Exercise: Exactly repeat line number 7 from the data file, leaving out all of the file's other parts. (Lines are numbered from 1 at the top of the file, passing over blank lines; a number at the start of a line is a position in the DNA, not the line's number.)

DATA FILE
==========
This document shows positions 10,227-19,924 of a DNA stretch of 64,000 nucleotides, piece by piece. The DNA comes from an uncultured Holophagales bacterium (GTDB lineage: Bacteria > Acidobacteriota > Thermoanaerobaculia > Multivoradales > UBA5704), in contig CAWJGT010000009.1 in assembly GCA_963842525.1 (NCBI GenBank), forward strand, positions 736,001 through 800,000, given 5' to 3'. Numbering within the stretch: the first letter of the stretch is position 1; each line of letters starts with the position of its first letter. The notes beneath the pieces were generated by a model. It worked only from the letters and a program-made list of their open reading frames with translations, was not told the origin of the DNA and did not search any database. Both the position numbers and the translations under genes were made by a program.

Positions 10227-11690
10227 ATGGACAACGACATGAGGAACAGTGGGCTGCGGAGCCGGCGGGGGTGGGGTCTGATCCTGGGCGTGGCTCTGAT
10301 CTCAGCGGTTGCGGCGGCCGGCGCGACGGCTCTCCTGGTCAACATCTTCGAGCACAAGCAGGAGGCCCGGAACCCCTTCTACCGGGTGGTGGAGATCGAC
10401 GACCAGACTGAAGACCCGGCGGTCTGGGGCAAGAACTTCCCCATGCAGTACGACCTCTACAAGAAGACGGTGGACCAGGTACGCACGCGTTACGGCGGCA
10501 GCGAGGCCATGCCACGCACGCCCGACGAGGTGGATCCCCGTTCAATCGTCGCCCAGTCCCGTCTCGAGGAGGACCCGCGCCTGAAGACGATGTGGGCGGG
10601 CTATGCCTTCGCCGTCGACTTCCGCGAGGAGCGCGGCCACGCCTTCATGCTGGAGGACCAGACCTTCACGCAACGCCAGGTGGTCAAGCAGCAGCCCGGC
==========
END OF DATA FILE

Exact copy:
10601 CTATGCCTTCGCCGTCGACTTCCGCGAGGAGCGCGGCCACGCCTTCATGCTGGAGGACCAGACCTTCACGCAACGCCAGGTGGTCAAGCAGCAGCCCGGC